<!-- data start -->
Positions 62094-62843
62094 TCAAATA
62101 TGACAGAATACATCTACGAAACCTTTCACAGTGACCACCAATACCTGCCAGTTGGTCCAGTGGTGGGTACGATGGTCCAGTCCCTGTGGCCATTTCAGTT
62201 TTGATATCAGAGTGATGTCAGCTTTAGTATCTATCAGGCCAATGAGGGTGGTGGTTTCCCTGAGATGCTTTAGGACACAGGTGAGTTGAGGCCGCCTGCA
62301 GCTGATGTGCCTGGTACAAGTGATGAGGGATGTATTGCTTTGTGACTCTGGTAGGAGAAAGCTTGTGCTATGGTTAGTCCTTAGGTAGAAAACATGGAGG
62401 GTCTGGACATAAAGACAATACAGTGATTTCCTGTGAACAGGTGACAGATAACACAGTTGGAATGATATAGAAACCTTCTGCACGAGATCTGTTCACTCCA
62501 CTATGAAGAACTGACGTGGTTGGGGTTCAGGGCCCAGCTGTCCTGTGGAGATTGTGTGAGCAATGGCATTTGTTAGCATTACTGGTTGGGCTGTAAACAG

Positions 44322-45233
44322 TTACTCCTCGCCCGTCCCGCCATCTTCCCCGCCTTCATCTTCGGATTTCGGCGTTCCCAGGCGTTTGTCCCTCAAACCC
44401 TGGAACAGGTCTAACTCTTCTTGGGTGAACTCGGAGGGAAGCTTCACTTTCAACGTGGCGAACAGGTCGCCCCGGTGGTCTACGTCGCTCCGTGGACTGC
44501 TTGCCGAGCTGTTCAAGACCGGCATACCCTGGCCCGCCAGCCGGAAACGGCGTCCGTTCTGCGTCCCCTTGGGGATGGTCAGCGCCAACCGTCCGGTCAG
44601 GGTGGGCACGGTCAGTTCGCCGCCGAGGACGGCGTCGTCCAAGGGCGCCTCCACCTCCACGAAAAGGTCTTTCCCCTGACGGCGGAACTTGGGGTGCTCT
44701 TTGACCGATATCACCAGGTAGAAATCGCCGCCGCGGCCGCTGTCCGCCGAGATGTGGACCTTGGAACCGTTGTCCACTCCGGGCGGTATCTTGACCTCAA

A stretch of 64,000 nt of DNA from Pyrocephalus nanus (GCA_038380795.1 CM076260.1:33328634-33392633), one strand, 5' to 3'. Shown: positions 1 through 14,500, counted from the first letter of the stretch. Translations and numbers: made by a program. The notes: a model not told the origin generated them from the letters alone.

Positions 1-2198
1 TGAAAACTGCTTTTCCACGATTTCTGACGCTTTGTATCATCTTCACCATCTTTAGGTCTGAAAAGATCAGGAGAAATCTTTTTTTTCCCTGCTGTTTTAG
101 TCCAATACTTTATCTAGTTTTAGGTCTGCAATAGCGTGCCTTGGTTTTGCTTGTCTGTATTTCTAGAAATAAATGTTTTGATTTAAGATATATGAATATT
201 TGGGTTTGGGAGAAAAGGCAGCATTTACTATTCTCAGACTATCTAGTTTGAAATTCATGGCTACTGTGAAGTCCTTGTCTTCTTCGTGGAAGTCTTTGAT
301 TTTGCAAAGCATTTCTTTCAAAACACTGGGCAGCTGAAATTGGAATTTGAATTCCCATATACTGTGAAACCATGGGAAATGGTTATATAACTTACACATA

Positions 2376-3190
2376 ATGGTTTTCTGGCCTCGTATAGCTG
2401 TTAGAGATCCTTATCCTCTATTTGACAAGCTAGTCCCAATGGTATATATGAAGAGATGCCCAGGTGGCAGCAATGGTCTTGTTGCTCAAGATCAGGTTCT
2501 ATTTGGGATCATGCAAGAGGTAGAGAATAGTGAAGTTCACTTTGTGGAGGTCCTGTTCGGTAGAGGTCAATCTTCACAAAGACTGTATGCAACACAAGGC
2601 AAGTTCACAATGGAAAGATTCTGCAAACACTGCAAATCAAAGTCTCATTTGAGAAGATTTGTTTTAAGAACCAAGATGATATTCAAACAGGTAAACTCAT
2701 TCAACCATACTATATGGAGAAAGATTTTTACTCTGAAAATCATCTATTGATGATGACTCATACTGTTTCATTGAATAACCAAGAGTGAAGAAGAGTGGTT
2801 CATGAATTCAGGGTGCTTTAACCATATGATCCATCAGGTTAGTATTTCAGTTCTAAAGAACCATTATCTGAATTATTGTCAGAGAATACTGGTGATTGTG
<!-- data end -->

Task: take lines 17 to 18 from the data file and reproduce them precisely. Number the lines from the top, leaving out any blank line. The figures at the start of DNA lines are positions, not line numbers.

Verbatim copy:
101 TCCAATACTTTATCTAGTTTTAGGTCTGCAATAGCGTGCCTTGGTTTTGCTTGTCTGTATTTCTAGAAATAAATGTTTTGATTTAAGATATATGAATATT
201 TGGGTTTGGGAGAAAAGGCAGCATTTACTATTCTCAGACTATCTAGTTTGAAATTCATGGCTACTGTGAAGTCCTTGTCTTCTTCGTGGAAGTCTTTGAT